There are lots of varieties to try and the recipes work well if you use good quality ingredients. Chocolate truffles are simply small balls of rich, creamy chocolate ganache rolled in cocoa powder. A ganache is a smooth mixture of chopped chocolate and heavy cream. Chocolate truffles are an ideal way to finish a meal, as everyone loves their intensity and richness. The basic recipe shown below, can be adapted for all sorts of purposes. Just use your imagination and create something that suits your taste preferences. The chocolate can be left a little bitter and you can reduce the amount of sugar to save on the calories. Don't make the mistake of scrimping on the quality of the ingredients otherwise you may be disappointed. The number and quantity of ingredients required is quite small and so you can afford to buy the best quality and most suitable chocolate. It is very important to taste the chocolate you are going to use in its raw form, to ensure the sweetness and bitterness of the chocolate suits you.
Place the cream and chopped chocolate into a ceramic or glass bowl that are microwave-safe. Microwave on a medium setting (50%) for 2 to 3 minutes, mixing every 30 seconds or so with a wooden spoon until smooth. Stand at room temperature until thickened. Then cool in the refrigerator before making the balls.
To make the Chocolate Truffles, take about one tablespoon of granche and roll in cocoa, or powdered chocolate.
Chocolate - Don't use compound chocolate as it is far too grainy. Instead use what is known as 'couveture' - high quality chocolate that has a high cocoa butter content. This has a richer and much smoother taste and feel in the mouth. Two widely available brands are Callebaut and Lindt. Start with a minimum of 70 per cent cocoa. Try various varieties to find one you really like.
Butter and cream - Use a slightly salted butter rather than unsalted butter for extra flavour it provides. Use a good quality pouring cream with 35 % fat. Avoid using either thickened cream, or double cream. The fat content of these creams is too high and the ganache is likely to split. The cream is boiled with pure glucose and is then poured over the chocolate to melt it. Glucose is readily available and provides a vital function as a stabiliser for the blend of chocolate and cream which is very prone to splitting. The glucose binds everything together a bit more. One good tip is to let the mixture sit for a few seconds after the hot cream and glucose mixture is poured over the chocolate. This allows the chocolate to break down. Use a small whisk and stir from the middle toward the outside during the mixing process.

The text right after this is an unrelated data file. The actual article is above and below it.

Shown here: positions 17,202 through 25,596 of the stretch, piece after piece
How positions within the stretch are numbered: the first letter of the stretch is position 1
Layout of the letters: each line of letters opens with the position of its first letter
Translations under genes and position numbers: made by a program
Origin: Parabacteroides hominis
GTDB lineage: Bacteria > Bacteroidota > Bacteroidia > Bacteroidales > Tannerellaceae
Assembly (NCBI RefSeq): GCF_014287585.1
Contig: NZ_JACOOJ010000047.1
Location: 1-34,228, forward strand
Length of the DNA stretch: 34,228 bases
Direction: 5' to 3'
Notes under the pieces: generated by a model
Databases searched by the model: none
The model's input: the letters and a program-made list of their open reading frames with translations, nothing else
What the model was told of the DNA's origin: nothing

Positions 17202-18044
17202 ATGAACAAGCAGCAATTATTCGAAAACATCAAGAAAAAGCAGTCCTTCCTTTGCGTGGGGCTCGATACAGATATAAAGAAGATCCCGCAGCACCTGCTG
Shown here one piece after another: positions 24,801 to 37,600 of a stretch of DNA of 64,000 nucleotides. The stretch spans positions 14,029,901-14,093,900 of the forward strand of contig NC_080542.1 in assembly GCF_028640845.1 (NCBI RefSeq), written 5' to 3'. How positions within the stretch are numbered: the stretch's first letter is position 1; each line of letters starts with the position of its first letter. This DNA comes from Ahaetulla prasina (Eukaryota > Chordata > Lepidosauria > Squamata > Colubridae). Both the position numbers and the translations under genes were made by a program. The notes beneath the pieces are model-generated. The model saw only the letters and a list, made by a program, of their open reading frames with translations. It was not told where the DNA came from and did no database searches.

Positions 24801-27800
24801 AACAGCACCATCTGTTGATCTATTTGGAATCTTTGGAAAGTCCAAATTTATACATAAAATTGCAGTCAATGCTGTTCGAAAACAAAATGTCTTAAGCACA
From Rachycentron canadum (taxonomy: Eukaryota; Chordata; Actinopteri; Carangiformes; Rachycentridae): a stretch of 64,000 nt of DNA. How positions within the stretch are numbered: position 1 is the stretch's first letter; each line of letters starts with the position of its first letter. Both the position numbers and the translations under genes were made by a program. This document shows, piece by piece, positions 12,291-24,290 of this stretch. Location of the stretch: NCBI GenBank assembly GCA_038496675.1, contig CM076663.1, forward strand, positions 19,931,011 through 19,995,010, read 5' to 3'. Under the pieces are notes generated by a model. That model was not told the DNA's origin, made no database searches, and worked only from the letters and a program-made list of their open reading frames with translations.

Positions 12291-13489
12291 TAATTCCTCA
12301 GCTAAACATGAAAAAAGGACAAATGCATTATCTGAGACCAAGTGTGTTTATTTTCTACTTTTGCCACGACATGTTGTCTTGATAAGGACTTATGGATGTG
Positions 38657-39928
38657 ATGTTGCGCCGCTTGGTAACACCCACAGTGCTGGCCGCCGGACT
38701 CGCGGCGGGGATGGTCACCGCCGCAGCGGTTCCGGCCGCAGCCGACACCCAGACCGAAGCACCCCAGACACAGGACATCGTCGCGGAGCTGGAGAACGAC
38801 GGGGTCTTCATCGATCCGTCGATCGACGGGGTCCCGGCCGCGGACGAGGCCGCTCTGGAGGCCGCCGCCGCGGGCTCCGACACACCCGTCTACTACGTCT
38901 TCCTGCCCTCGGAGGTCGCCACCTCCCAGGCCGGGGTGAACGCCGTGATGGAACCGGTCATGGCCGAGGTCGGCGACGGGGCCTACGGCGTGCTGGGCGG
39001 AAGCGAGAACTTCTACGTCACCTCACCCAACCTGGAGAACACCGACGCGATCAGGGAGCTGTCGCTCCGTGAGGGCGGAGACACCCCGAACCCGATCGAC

Let Set and Roll - Once the ganache is made, cover with cling film (pushed down to stop condensation) and let set at room temperature, for a few hours. If you are in a hurry you can refrigerate the covered ganache for about 30-60 minutes. Once set it is time to make the balls or small cylinders. If you want to roll the balls in your hands dust them with cocoa powder first.
As for the other ingredients always choose a high quality cocoa powder, rather than the commercial varieties that have milk powder and sugar added to them. Roll in cocoa twice to ensure a netter coverage.
For extra flavor you can roll in tempered chocolate first followed by cocoa powder, icing sugar, spices, mint flakes or pieces, dried fruit or crushed roasted nuts. This enhances the flavor and add crunch to the truffle when it is bitten into.